At Home: Thinking outside the small space box 

When Randi Johnsen and Greg Rotter moved into their Mission Dolores apartment, they faced the same set of issues shared by many San Francisco renters.

Nestled in a cozy side street just off the bustling 18th Street corridor, the apartment was in a prime location. But the rental was small and in need of a few key updates.

Luckily, Johnsen, a landscape architect, and Rotter, an interactive developer at the California Academy of Sciences, had the vision and know-how to transform the space.

Their love affair with the Mission district began while they were both living in the East Bay. Johnsen would “come here to shop at the thrift stores for much-needed breaks from grad school” and Rotter admits to taking “BART to 16th Street, getting a burrito and then hopping on the next train back.”

So when they saw the apartment’s promising details — including huge windows, a view of the vibrant Women’s Building mural and proximity to a lively neighborhood and great restaurants — they couldn’t pass it up.

Having her own landscape design firm, Third Nature Studio (, Johnsen knows how to transform a space within constraints.

“I work with a lot of clients who are passionate about design but don’t have endless amounts of money to burn or space to play with. It’s a great way to learn how to create something amazing by using only the most essential ingredients.” she said.

That experience was put to use when decorating the one-bedroom apartment. The living room is a warm space with key pieces that include a custom upholstered Case Study daybed, a Saarinen coffee table and wood-laminate bench that functions as seating and storage for the couple’s record collection.

For the compact kitchen, with its vivid turquoise walls, the duo chose no-VOC paint color-matched to a Mexico City hotel that they share fond memories of.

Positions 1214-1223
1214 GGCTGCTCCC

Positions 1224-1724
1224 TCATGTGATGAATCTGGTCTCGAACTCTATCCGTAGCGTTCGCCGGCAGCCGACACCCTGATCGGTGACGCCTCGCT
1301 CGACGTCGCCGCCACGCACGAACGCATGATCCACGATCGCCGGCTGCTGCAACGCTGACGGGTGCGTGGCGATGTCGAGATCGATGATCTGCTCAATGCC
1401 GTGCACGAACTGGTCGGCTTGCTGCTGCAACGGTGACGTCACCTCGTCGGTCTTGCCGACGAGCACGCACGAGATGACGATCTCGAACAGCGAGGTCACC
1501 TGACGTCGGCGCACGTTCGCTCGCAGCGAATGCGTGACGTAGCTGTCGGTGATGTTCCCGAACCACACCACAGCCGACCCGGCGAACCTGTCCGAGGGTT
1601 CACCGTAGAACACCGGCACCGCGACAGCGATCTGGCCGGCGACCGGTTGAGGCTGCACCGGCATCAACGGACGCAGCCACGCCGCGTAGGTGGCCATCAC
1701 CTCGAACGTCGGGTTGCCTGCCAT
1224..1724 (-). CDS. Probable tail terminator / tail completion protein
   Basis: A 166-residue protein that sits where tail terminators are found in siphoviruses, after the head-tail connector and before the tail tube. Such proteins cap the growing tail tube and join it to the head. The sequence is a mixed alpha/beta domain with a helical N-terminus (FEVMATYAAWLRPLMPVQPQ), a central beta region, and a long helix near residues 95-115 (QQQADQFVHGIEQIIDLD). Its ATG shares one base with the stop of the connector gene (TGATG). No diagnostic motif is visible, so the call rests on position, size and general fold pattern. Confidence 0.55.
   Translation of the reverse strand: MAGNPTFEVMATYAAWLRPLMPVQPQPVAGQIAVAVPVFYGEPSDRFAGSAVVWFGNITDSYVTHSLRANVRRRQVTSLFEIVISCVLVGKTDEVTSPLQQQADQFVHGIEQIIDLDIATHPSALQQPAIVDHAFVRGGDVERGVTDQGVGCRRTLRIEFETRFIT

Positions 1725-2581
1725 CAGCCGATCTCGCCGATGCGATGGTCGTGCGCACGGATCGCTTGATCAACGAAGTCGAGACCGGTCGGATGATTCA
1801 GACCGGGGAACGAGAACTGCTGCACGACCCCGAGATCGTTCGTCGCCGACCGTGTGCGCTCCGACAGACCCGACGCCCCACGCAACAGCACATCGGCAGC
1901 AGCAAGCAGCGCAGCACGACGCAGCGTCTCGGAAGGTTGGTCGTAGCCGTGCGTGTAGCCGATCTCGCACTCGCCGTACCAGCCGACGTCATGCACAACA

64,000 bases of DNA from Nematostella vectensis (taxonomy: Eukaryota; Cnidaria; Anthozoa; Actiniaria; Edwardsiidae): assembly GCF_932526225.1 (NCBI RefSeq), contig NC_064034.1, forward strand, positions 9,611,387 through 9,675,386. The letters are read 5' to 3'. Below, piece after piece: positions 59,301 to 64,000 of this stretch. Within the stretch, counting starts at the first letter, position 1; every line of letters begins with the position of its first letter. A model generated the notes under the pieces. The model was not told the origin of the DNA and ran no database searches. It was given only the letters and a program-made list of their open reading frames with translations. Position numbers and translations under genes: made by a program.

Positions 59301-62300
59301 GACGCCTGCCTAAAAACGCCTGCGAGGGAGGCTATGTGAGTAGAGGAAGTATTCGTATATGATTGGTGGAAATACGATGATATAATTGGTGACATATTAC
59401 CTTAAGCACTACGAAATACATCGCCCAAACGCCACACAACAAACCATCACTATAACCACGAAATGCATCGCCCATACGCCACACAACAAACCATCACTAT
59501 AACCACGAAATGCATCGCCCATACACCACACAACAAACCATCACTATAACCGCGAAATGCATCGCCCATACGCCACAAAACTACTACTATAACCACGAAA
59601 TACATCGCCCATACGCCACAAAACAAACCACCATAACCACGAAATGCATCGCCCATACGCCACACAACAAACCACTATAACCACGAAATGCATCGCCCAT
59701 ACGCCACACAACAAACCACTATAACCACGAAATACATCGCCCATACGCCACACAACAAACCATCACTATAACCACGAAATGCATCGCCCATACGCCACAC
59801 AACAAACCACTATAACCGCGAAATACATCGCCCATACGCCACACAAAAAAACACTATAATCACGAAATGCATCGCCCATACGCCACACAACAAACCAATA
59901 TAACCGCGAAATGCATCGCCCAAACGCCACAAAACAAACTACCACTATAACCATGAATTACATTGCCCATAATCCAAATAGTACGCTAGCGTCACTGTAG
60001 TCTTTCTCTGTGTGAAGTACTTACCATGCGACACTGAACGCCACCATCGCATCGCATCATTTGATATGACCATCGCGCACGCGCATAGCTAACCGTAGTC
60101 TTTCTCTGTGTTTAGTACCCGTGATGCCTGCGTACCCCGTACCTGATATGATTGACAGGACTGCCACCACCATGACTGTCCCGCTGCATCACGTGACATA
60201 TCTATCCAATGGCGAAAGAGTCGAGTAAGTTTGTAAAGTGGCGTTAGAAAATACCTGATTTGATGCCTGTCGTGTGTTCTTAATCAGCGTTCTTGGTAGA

The palette in the bedroom is restrained, showcasing a bamboo plywood platform bed, designed and built by a good friend. An IKEA bookshelf houses a growing design book collection, while a Craftsman tool chest stores jewelry and makeup.

After their daughter, Ovidia, was born, the couple put their creativity to work once again. Not ones to shy away from maximizing a small space, they converted the hall closet into a nursery, squeezing in a convertible Stokke bassinet and a kitchen shelf as a changing table.

“Even though I’m a bit of a scavenger and collector, I’ve learned that minimalism can have a real richness and warmth, inside and out,” Johnsen said.

Style keys

Design philosophy:
“I think it’s easy to get seduced into buying new gadgets that seem “green” instead of just keeping things simple and timeless.”
Inspiration: “We travel a lot and have been really influenced by life and landscapes in Japan, India and Mexico.”
Design advice: “Recycle or give away everything you own that you don’t love or use. One strong design move is worth so much more than a million little ones. Don’t be afraid to redo your rental: sometimes you have to ask for forgiveness rather than permission.”

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Staff Report

Staff Report

A daily newspaper covering San Francisco, San Mateo County and serving Alameda, Marin and Santa Clara counties.
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